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Is It True That Little Earthquakes are Precursors to Big Earthquakes?

Tricia Christensen
Updated May 21, 2024
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The question of predicting earthquakes and how to tell if the Big One is coming remains a mystery. In recent years, several prediction models have been advanced, including the possibility of measuring thermal patterns of heat on the earth, from space, in order to serve as a predictor. Scientists have poked holes in this latest theory, and much to everyone’s dismay, no one single method is reliable for determining when an earthquake will occur. What does remain fairly constant is that most large earthquakes occur on fault lines, where constant pressure from underlying tectonic plates can make the ground suddenly shake, rattle and roll. Scientists can thus say that larger earthquakes are much more likely along fault lines, especially some noted faults like the San Andreas Fault that runs through much of California.

The question of whether little earthquakes are precursors to big earthquakes is thus a complex one. First, you’d have to define little earthquakes; are these the ones people don’t generally feel, or are they small 2.0-3.0 quakes that a few people will feel? Even then, if you do arrive at a definition you can’t say definitively that little earthquakes always come before big ones.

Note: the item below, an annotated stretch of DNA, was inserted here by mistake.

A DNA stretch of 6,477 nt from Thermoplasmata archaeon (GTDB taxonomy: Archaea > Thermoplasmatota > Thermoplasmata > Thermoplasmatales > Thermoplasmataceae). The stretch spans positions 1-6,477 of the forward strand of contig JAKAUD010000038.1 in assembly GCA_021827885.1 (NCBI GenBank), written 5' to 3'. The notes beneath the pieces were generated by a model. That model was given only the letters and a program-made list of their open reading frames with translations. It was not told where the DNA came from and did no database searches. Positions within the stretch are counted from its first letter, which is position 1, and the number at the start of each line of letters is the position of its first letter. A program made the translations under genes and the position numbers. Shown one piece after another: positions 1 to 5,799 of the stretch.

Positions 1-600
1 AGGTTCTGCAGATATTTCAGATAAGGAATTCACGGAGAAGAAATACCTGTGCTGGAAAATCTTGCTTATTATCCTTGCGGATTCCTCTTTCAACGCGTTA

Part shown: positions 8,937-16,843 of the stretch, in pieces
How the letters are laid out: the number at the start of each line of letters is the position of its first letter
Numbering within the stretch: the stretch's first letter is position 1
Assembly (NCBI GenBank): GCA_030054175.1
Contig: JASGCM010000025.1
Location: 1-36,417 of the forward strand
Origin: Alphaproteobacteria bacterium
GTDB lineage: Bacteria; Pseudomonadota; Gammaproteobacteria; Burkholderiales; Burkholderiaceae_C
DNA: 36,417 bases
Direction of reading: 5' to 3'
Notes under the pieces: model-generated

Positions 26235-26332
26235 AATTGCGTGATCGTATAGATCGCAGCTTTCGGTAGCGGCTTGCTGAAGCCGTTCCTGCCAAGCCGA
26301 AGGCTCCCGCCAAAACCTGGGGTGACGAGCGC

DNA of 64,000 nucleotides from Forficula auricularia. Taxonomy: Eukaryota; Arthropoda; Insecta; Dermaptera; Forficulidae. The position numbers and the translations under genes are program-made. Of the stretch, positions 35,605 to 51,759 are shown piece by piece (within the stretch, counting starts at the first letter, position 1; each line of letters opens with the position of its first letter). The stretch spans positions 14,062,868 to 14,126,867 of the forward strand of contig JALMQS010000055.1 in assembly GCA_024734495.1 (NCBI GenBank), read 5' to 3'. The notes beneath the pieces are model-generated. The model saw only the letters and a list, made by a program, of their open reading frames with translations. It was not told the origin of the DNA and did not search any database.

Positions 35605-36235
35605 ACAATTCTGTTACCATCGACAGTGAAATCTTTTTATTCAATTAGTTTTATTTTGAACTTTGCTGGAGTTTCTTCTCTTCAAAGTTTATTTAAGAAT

For instance, in California, if you look at the US Geological Survey (USGS) website, you can count hundreds of earthquakes that aren’t even felt, occurring with great regularity. If these little earthquakes are precursors to big earthquakes, then we’d constantly be having large earthquakes. On the other hand, small earthquakes suggest a certain level of fault line activity and pressure building up, and scientists regularly suggest that we must all prepare for the Big One, since it could occur at any time. Thus you can say small earthquakes may presage big earthquakes because they do suggest that eventually, at some point in the future, a big earthquake is likely.

When a large earthquake occurs, the earthquakes in the days prior are called foreshocks. The small earthquakes that occur after a large earthquake are called aftershocks. Little earthquakes don’t necessarily have to be either, but scientists may cluster earthquake activity before and after a large earthquake in the hopes of better understanding how and why earthquakes occur and under what circumstances they are most likely. Still, using the theory that little earthquakes are precursors to big earthquakes is not sound science. Only some of them are. It’s more accurate to suggest that active fault lines that produce these tiny unfelt shakers are likely at some point to produce larger earthquakes.

All The Science is dedicated to providing accurate and trustworthy information. We carefully select reputable sources and employ a rigorous fact-checking process to maintain the highest standards. To learn more about our commitment to accuracy, read our editorial process.
Tricia Christensen
By Tricia Christensen